It's been almost a month since the Vikings 2016 schedule was announced.
Since then, football fans and analysts alike have dissected and analyzed the schedule from every angle.
Don Banks of Sports Illustrated recently added a different take to the schedule madness by projecting the toughest 2016 game for each NFC team.
Banks said the game Minnesota should circle on its schedule is a Week 3 matchup at Carolina. That's a date with the defending NFC-champion Panthers.
The Vikings opening their new stadium against the archrival Packers on Sunday Night Football in Week 2 would make for the easy choice, but the bigger test actually is on tap the following week. At least when it comes to discerning where the Vikings will stack up this season in the NFC hierarchy. Minnesota travels to Carolina in Week 3, and you know what they say: If you want to be the best, you've got to beat the best. Adrian Peterson says just watch and see, the Vikings can win it all this year. We'll be watching to see how Minnesota fares against the defending NFC champs in Charlotte's Bank of America Stadium.
Carolina has won 19 of its past 21 regular-season games but one of those losses was to the Vikings. Minnesota notched a 31-13 win the Panthers on Nov. 30, 2014, behind a pair of blocked punts that were returned for touchdowns.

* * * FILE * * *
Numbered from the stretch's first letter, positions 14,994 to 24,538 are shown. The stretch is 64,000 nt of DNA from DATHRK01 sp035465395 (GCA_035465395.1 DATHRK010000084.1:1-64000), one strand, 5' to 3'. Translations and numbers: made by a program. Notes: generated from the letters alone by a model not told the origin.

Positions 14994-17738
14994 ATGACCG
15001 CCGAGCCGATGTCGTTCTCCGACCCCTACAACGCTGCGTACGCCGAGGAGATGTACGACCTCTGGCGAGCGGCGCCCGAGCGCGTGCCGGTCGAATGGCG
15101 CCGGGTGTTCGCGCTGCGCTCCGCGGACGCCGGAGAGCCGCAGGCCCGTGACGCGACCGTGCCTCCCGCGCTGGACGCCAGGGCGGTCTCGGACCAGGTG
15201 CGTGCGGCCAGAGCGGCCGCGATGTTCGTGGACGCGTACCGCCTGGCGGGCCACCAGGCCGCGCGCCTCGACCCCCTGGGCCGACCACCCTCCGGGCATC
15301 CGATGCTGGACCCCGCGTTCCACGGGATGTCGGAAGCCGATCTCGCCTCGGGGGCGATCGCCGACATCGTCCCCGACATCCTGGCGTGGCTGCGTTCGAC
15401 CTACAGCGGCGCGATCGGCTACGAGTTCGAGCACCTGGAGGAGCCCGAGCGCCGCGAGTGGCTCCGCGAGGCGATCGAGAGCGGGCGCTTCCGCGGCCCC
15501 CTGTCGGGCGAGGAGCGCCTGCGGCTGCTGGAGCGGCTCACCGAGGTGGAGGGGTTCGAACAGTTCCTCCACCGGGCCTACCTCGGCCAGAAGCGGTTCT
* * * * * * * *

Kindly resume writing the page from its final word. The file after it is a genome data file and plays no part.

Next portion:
Peterson, defense could carry Vikings to deep playoff run
Vikings running back Adrian Peterson wasn't shy when asked a few days ago about his expectations for his team this season.
Anthony Riccobono of the International Business Times agreed with Peterson that the Vikings could be primed for a deep postseason run.
Riccobono said the combination of Peterson and a stout defense, plus shrewd offseason moves, could be the key to playing games in late January or even Feb. 5, 2017, when Houston hosts Super Bowl LI.
Minnesota was smart with its available salary cap space, spending $26.8 million to sign guard Alex Boone. The Vikings needed to improve their offensive line, and they did just that, giving quarterback Teddy Bridgewater more protection and improving one of the NFL's best running games.
By drafting wide receiver Laquon Treadwell in the first round, the Vikings addressed their biggest area of need. It's unknown how successful the Ole Miss product will be, but he has a chance to make an immediate impact. A rookie wide receiver has been selected to the Pro Bowl in each of the last two years, and Treadwell has already garnered comparisons to Houston Texans star DeAndre Hopkins due his size and natural feel for the game.
*Most importantly, Minnesota didn't lose any irreplaceable pieces. They are returning top defensive players like Eric Kendricks, Everson Griffen, Anthony Barr and Harrison Smith, who helped the Vikings rank second in the NFC in points allowed. Peterson is arguably the best running back in all of football, and Bridgewater is only improving. *
Time will tell if the Vikings can put together a season for the ages and make it to the Super Bowl. Their schedule includes five playoff teams from last season (Green Bay, Carolina, Houston, Washington and Arizona), plus tough challenges from NFC North rivals Chicago and Detroit.
The prevailing optimism, at least on the surface, appears to be justified. Despite an improving NFC and perhaps an over-reliance on young players, the Vikings have every reason to believe they can once again overachieve to become serious Super Bowl contenders next season.